The Top 50 Albums of the 2000s – Psychic Chasms

Today I continue a series of posts dedicated to the best albums of the last decade, posting analysis of one album at a time.

42. Neon Indian – Psychic Chasms

The summer of 2009 was fairly lazy and optimistic for me – Obama had just been elected, and music was particularly awesome.  I had a part time job driving around a bingo parlor lot as a “security guard” listening to satellite radio.  And that’s where I first heard “Deadbeat Summer,” the theme song to my life at that point.  I then saw Neon Indian at Monolith, ACL, and Fun Fun Fun Fest, where the show morphed from a mere electronic experiment to a full-blown chillwave dance powerhouse on stage.

The chillwave movement of 2009 was extraordinary in its remarkable presence and almost similarly immediate dissolving – the subgenre is basically dead at this point, or at least in limbo, as prominent chillwavers are trying new sounds other than the spaced-out, 80’s influenced, electro dance music that captivated us a couple of years ago.  Still, Psychic Chasms, my favorite album of that year, is a trippy, upbeat half hour of drug-induced Miami Vice fun.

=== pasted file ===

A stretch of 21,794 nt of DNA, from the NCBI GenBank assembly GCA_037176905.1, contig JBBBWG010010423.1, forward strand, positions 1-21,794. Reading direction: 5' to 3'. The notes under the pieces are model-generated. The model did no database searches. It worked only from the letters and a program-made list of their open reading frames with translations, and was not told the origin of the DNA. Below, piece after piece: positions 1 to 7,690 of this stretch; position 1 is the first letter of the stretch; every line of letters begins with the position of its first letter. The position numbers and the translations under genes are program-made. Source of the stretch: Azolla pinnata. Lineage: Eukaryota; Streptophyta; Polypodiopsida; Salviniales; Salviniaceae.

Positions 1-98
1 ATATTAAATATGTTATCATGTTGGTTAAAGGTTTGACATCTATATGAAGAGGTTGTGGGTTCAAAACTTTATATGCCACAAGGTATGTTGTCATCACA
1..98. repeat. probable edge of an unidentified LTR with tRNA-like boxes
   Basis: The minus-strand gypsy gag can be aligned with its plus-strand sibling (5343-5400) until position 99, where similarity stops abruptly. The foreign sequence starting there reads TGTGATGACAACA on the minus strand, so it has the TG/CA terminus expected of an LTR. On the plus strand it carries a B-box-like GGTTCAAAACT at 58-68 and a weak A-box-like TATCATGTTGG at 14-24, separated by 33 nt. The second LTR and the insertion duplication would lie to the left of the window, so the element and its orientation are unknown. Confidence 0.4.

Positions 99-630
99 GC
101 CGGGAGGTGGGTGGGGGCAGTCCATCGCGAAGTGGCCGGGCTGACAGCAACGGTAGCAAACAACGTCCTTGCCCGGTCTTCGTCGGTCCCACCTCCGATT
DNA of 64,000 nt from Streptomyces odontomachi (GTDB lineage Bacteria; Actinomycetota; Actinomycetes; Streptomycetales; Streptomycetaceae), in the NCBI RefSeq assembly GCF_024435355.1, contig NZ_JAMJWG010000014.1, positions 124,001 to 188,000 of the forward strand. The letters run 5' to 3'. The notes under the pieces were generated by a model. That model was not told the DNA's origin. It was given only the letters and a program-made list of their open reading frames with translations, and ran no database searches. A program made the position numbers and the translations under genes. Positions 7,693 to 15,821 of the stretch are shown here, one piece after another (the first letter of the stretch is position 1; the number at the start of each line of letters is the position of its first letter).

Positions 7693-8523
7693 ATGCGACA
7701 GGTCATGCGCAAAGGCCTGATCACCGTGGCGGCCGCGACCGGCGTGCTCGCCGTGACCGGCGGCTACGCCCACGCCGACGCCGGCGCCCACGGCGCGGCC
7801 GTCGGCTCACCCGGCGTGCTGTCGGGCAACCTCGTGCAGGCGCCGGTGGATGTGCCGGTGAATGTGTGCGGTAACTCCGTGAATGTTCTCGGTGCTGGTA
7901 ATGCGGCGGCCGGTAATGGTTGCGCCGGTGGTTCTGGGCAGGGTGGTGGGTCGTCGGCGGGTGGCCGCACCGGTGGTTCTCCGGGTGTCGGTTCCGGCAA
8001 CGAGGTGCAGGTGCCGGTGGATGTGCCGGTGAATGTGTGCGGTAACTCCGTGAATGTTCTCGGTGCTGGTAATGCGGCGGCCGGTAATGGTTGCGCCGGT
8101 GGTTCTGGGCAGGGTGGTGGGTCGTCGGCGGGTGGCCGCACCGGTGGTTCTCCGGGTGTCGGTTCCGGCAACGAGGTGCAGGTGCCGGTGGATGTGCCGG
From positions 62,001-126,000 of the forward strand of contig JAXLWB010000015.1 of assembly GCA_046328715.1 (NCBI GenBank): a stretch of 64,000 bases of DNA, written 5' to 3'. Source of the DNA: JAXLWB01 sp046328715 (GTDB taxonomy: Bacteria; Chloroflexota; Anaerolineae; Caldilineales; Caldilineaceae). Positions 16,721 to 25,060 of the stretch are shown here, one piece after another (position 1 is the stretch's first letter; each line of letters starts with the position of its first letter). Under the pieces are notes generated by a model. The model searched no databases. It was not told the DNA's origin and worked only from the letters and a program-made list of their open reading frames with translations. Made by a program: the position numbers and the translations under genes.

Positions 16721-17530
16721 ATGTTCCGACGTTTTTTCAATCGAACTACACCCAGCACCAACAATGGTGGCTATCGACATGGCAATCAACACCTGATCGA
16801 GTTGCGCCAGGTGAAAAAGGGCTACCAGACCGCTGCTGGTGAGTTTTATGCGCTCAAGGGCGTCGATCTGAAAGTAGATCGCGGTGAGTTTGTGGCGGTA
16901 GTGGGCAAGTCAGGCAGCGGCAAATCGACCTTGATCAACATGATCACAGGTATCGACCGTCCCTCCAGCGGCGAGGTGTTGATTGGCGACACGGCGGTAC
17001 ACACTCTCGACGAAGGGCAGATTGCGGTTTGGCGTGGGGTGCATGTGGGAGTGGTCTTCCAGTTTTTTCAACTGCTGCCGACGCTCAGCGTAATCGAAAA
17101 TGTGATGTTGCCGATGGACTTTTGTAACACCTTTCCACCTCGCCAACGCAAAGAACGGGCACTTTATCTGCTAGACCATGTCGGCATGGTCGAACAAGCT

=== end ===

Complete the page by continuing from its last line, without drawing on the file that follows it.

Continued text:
Alan Palomo’s post-Ghosthustler project turned him into a blog-world superstar almost overnight, as leaked tracks were consistently lauded for their unique mix of sampling (some of which are familial – his father’s compositions, popular in the 1970’s in Mexico), muddy lo-fi production, and infectious melody, even more so than his dream-house effort Vega, which he all but abandoned once Neon Indian took off.  Psychic Chasms is a perfect introduction; either you get it or you don’t, either you’re dancing or you’re scratching your head.  Of course, with toe-tapping songs like “Terminally Chill” and “Should Have Taken Acid With You,” I don’t see how anyone could resist.

Neon Indian – Deadbeat Summer

Neon Indian – Terminally Chill

Neon Indian – Mind, Drips

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